71: Structural and Functional Characterization of G Protein-Coupled Receptors with Deep Mutational Scanning
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Posted 30 Apr 2019

Structural and Functional Characterization of G Protein-Coupled Receptors with Deep Mutational Scanning
3,114 downloads bioRxiv molecular biology

Eric M Jones, Nathan B. Lubock, AJ Venkatakrishnan, Jeffrey Wang, Alex M Tseng, Joseph Paggi, Naomi R. Latorraca, Daniel Cancilla, Megan Satyadi, Jessica E Davis, M. Madan Babu, Ron O. Dror, Sriram Kosuri

In humans, the 813 G protein-coupled receptors (GPCRs) are responsible for transducing diverse chemical stimuli to alter cell state, and are the largest class of drug targets. Their myriad structural conformations and various modes of signaling make it challenging to understand their structure and function. Here we developed a platform to characterize large libraries of GPCR variants in human cell lines with a barcoded transcriptional reporter of G-protein signal transduction. We tested 7,800 of 7,828 possible single amino acid substitutions to the beta-2 adrenergic receptor (β2AR) at four concentrations of the agonist isoproterenol. We identified residues specifically important for β2AR signaling, mutations in the human population that are potentially loss of function, and residues that modulate basal activity. Using unsupervised learning, we resolve residues critical for signaling, including all major structural motifs and molecular interfaces. We also find a previously uncharacterized structural latch spanning the first two extracellular loops that is highly conserved across Class A GPCRs and is conformationally rigid in both the inactive and active states of the receptor. More broadly, by linking deep mutational scanning with engineered transcriptional reporters, we establish a generalizable method for exploring pharmacogenomics, structure and function across broad classes of drug receptors.

72: The Histone H3-H4 Tetramer is a Copper Reductase Enzyme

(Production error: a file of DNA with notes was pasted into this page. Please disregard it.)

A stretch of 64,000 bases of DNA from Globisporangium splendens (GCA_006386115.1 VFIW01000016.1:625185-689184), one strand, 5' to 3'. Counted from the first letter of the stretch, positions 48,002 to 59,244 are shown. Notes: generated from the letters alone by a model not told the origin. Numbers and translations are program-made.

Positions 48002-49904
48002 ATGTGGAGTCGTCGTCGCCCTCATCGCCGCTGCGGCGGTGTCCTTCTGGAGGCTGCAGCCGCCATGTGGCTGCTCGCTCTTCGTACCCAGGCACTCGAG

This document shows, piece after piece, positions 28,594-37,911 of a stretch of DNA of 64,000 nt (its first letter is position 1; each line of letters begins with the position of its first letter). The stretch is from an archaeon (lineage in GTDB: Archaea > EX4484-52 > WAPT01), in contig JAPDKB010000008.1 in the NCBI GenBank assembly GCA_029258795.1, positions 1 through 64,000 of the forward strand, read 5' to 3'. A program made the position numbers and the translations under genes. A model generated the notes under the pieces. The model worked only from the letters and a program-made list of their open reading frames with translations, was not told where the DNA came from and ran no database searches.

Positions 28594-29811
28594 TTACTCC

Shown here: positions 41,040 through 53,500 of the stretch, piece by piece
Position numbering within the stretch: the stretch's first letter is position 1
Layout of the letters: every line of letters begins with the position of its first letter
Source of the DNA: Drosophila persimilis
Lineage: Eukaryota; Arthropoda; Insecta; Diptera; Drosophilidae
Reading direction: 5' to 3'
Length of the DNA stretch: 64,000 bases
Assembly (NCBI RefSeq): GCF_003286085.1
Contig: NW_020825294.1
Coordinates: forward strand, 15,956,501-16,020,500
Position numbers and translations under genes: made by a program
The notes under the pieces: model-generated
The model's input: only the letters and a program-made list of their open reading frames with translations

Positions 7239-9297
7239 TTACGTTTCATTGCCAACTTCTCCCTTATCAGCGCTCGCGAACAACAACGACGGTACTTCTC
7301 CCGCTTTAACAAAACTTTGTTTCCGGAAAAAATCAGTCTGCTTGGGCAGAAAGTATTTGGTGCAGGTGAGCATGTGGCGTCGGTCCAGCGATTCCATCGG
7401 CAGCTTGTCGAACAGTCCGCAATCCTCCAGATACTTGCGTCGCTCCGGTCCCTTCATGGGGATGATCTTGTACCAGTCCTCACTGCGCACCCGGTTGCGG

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Posted 19 Jun 2018

The Histone H3-H4 Tetramer is a Copper Reductase Enzyme
3,107 downloads bioRxiv molecular biology

Narsis Attar, Oscar A Campos, Maria Vogelauer, Chen Cheng, Yong Xue, Stefan Schmollinger, Nathan V Mallipeddi, Brandon A Boone, Linda Yen, Sichen Yang, Shannon Zikovich, Jade Dardine, Michael F Carey, Sabeeha S Merchant, Siavash K. Kurdistani

Ancestral histones were present in organisms with small genomes, no nucleus, and little evidence for epigenetic regulation, suggesting histones may have additional older functions. We report that the histone H3-H4 tetramer is an enzyme that catalyzes the reduction of Cu2+ to Cu1+ when assembled in vitro from recombinant histones. Mutations of residues in the putative active site at the interface of the apposing H3 proteins alter the enzymatic activity and cellular processes such as Sod1 function or mitochondrial respiration that depend on availability of reduced copper. These effects are not due to altered gene expression or copper abundance but are consistent with decreased levels of cuprous ions. We propose that the H3-H4 tetramer is an oxidoreductase that provides biousable copper for cellular and mitochondrial chemistry. As the emergence of eukaryotes coincided with the Great Oxidation Event and decreased biousability of metals, the histone enzymatic function may have facilitated eukaryogenesis.